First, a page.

Washington residents scored a significant victory recently when the United States Supreme Court upheld this state's Public Disclosure Act and its requirement that political campaigns disclose their list of donors.
Voters in Washington state have a long history in support of campaign transparency. In many ways, Washington led the nation in insisting that voters be allowed to peer into the inner workings of political campaigns, to know where candidates are receiving their money and how they are spending it.
In the spring of 1972, Michael T. Hildt of Seattle, backed by several open government organizations, filed Initiative 276 with the secretary of state’s office. The team collected 162,710 signatures to qualify the measure to the Nov. 7, 1972, ballot where an overwhelming 959,143 voters supported the Public Disclosure Act with just 372,693 votes against.
Olympia resident Jolene Unsoeld, a good-government advocate, was one of the first people in the state to take advantage of the financial disclosure records produced under the law. A self-appointed watchdog on special interest groups and their influence in elections, Unsoeld published two editions of “Who Gave? Who Got? How Much?” Unsoeld’s seminal work paved the way for newspaper reporters to begin delving into campaign finance records and informing voters about the money behind political campaigns. Unsoeld went on to serve in the state Legislature and the United States Congress, based in part on her pioneering efforts to take the wraps off campaign spending.
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Not surprisingly, those who favor secrecy have attempted to keep as much information out of the hands of voters as possible. There have been numerous assaults on the Public Disclosure Act over the years, both through the state Legislature and in the courts.
The latest skirmish was launched by Human Life of Washington, with a court challenge claiming the requirement to disclose contributions to its political action committee is an abridgement of its free speech rights. Human Life objected to the mandate to reveal its donors in a 2008 campaign opposing an assisted suicide ballot measure.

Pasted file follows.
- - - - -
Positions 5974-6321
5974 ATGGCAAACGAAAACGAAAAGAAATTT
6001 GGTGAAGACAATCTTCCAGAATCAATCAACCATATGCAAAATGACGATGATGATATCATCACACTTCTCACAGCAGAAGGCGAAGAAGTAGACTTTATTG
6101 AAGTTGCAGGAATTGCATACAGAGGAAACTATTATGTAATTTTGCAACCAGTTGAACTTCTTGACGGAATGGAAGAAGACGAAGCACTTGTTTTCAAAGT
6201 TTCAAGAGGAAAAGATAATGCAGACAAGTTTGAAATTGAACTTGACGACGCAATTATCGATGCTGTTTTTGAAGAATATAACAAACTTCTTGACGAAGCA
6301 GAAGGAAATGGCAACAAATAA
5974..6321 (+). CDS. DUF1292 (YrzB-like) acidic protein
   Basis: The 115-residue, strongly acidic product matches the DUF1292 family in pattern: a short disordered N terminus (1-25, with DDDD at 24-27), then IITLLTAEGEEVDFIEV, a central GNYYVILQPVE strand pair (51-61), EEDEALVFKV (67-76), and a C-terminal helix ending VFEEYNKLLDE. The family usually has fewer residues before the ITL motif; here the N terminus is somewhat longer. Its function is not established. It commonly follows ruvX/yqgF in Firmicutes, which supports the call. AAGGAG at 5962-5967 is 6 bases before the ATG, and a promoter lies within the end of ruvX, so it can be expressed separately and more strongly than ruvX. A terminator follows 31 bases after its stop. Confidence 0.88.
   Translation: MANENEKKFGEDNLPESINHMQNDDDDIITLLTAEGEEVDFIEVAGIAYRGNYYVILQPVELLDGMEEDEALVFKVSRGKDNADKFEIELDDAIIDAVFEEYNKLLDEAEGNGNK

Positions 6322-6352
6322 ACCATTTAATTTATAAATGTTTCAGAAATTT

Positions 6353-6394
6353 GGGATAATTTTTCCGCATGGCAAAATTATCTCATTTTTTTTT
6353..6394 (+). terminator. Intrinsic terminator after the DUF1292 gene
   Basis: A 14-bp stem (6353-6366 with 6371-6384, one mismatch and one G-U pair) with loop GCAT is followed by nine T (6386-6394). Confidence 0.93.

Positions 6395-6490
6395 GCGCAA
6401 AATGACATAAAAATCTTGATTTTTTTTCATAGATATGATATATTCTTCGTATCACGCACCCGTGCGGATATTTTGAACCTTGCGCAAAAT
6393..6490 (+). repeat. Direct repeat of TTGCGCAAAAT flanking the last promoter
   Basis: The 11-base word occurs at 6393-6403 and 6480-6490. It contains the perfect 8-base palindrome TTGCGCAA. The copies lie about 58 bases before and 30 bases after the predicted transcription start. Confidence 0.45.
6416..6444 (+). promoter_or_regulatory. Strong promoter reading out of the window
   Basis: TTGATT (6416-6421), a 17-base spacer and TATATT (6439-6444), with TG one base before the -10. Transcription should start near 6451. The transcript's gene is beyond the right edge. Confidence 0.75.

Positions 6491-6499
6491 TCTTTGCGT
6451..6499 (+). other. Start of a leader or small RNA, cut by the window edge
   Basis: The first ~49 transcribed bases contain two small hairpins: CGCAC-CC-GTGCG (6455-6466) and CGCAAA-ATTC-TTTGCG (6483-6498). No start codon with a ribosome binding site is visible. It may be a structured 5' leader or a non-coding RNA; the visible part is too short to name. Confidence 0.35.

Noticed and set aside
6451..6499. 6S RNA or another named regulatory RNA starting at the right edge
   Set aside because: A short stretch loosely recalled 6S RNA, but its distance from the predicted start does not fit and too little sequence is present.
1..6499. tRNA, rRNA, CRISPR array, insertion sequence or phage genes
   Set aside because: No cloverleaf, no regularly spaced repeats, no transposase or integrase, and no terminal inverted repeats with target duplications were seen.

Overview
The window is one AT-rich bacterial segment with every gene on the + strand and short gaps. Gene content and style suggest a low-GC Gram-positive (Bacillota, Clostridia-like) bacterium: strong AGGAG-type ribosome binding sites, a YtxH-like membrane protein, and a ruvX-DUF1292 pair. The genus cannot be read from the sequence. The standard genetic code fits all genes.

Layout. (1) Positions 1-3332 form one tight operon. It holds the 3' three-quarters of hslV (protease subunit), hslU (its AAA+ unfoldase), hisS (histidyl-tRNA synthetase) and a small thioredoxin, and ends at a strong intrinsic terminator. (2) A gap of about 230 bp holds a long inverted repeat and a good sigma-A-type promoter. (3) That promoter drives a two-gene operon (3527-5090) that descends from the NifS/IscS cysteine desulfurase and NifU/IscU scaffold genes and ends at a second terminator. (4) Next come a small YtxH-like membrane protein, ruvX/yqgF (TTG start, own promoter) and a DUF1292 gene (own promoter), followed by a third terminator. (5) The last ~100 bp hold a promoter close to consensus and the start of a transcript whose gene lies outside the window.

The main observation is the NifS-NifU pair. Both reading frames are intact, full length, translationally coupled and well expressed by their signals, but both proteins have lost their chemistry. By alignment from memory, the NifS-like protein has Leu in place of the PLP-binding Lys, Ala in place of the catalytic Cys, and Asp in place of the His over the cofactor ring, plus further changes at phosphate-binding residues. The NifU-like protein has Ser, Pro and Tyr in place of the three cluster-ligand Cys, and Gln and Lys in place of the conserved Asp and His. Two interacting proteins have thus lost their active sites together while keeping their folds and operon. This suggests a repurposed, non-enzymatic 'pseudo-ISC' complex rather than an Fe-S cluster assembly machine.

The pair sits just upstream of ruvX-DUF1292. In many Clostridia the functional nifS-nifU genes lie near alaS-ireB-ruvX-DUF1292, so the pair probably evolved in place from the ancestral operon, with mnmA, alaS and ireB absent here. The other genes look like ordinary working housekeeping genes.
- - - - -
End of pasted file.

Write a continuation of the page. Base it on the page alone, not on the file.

Human Life took its case to the 9th U.S. Circuit Court of Appeals last October – and lost. The San Francisco court said disclosure requirements “have become an important part of our First Amendment tradition.”
The judges went on to say, “There is a substantial relationship between Washington state’s interest in informing the electorate and the definitions and disclosure requirements it employs to advance that interest.”
Human Life appealed the decision to the nation’s highest court in hopes of getting a reversal. Instead, the U.S. Supreme Court let the 9th Circuit’s decision stand.
“We’re pleased that our state’s campaign finance disclosure laws have again been affirmed and the people of Washington will continue to be able to follow the money in ballot measure campaigns,” said Dan Sytman, a spokesman for state Attorney General Rob McKenna.
Secretary of State Sam Reed was quick to praise the high court decision, too, saying “sunshine in government and in our elections is part of our culture in this state.”
Human Life of Washington CEO Dan Kennedy, of course, saw things differently. He said the decision represented “a sad day for Lady Liberty.”
We disagree. The Supreme Court decision was a great day for openness and transparency in campaign financing. Through campaign disclosure, voters know much more about their political candidates and who might benefit – or suffer – by their election.
Voters have a right to know who is influencing their votes by stuffing their mailboxes full of campaign hit pieces and flooding the airwaves with one political advertisement after another.
The U.S. Supreme Court has said through its Human Life decision that voters in this state have a right to know, “Who Gave? Who Got? How Much?”